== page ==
Chronic inflammation has been linked to a host of ailments. What you need to know.

It can be triggered by smoking, obesity, chronic stress and more and has been tied to health concerns including cancer, arthritis, diabetes and heart disease.

SHARE Chronic inflammation has been linked to a host of ailments. What you need to know.
Studies are investigating links between inflammation and the severity and prognosis of COVID-19 infection as well as chronic illnesses.

Studies are investigating links between inflammation and the severity and prognosis of COVID-19 infection as well as chronic illnesses.

Inflammation can be a visible part of how your body fights illness or injury. If you’ve ever sprained your ankle, you know this.

But it also can be much less obvious, and researchers are still unraveling its mysteries. Some of what they’ve learned has intriguing potential for treating heart disease and other illnesses.

“Inflammation is a complex reaction triggered by your immune system when it fights off invaders such as a virus or what it thinks are invaders,” said Dr. Jun Li, a research scientist in the departments of nutrition and epidemiology at the Harvard T.H. Chan School of Public Health in Boston.

Inflammation is considered either acute or chronic.

When it’s responding to an injury or intruder — such as bacteria, viruses or a splinter — it’s acute. The immune system releases chemicals that cause small blood vessels to expand, allowing more blood to reach injured tissue. Chemicals released there attract immune system cells, where they help healing.

Dr. Paul Ridker, director of the Center for Cardiovascular Disease Prevention at Brigham and Women’s Hospital in Boston, said flu is an example of acute inflammation.

“Your muscles ache, your joints ache, you feel cruddy,” Ridker said. “That’s because all the immune cells in your body are talking to each other, saying, ‘Hey, there’s a foreign invader here. We’ve got to attack, and we’ve got to get rid of it.’ That’s a massive immunologic response, driven by these things called cytokines.”

Cytokines are messages immune cells use to speak to one another and coordinate an immune response.

Acute inflammation might be treated with an over-the-counter painkiller like ibuprofen or with steroids.

If inflammation keeps simmering at a low level, it’s chronic. This can be triggered by smoking, obesity and chronic stress. Chronic inflammation has been linked to cancer, arthritis, diabetes and heart disease.

“What we’re talking about is a very, very low-grade inflammatory response that people don’t notice,” Ridker said.

In the 1990s, Ridker led studies that associated this chronic inflammation with the risk of heart attack and stroke. He’s also led trials that show lowering such inflammation could protect against heart problems at levels similar to what’s provided by statins, the cholesterol-lowering drugs.

Only two anti-inflammatory drugs have been shown to provide this heart-protecting benefit.

One of them, canakinumab, was  studied for heart disease and now is being developed as a lung cancer drug. The other is colchicine, an inexpensive drug used to treat gout. In a 2019 trial, low-dose colchicine reduced the risk of serious cardiovascular complications after a heart attack by 23%.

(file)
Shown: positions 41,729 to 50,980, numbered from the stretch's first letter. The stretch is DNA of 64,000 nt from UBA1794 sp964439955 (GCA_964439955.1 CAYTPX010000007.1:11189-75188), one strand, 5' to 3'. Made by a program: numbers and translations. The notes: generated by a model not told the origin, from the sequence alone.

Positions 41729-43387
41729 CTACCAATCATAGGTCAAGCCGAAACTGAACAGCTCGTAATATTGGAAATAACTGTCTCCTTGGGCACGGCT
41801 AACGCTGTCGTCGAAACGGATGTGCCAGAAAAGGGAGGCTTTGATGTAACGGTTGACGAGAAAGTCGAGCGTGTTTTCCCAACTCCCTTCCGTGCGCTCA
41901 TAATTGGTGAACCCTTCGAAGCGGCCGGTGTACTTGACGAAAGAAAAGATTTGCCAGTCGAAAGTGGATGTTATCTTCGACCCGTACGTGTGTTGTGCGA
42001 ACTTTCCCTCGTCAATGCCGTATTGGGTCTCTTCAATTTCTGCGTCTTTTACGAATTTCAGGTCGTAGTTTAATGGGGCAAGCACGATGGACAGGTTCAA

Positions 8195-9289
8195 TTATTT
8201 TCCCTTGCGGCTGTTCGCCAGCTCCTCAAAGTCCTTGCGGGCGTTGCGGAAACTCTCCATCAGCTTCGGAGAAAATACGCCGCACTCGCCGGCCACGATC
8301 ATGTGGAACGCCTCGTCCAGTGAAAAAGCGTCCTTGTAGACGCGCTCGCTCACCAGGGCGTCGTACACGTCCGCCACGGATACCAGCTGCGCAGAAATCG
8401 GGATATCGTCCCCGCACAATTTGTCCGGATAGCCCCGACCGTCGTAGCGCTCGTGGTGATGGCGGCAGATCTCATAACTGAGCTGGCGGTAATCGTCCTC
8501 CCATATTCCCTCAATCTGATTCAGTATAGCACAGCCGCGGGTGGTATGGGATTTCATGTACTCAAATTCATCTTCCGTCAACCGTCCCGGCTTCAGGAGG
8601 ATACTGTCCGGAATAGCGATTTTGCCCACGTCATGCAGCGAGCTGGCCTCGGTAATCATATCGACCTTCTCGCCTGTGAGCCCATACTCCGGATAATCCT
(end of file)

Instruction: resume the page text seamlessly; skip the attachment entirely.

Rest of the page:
Ridker said cardiologists have been prescribing colchicine to people whose heart disease keeps progressing despite aggressive cholesterol-lowering treatment and healthy lifestyles.

Screening for an inflammation marker called C-reactive protein, CRP, can spot people who might benefit from such treatment.

“Some people have a more active, underlying cytokine immune system,” Ridker said. “They don’t know it. They can’t feel it. Their doctors don’t know it. And if you’re not measuring CRP the same way your doctor measures LDL cholesterol, you just don’t know if you’re one of those people who has this advanced immune response.”

Ridker expects such screenings to become standard practice. For now, he said, “Most doctors are not measuring the inflammation at all. So patients have to ask for it.”

Li said COVID-19, which can trigger a massive inflammatory response, has focused more attention on inflammation. Studies are investigating links between inflammation and the severity and prognosis of coronavirus infection as well as other chronic illnesses.

She also has looked at how what you eat affects low-level inflammation. In November, Li published a study in the Journal of the American College of Cardiology linking high-inflammatory diets to heart disease and stroke risk. Studying more than 210,000 people for up to 32 years, Li’s team found those who ate pro-inflammatory diets had a 46% greater risk of heart disease and a 28% greater risk of stroke than those who ate anti-inflammatory diets.

Inflammation-fighting foods include leafy green vegetables, yellow vegetables, whole grains, coffee, tea and wine. Refined grains, sugary drinks and processed, red and organ meats are associated with higher inflammation. A typical healthy diet that’s also anti-inflammatory is the Mediterranean diet.

Fruits, vegetables and tea contain antioxidants and phytochemicals that can fight certain chemicals that cause inflammation. Dietary fiber can be metabolized by gut bacteria into chemicals researchers have associated with a lower risk of some chronic diseases.

Chronic stress and lack of sleep can promote inflammation. Exercise fights it, partly by reducing fat.

Ridker’s advice? “G to the gym, throw out the cigarettes, eat a more healthy diet — and then control their blood pressure and their cholesterol.”

American Heart Association News covers heart disease, stroke and related issues.

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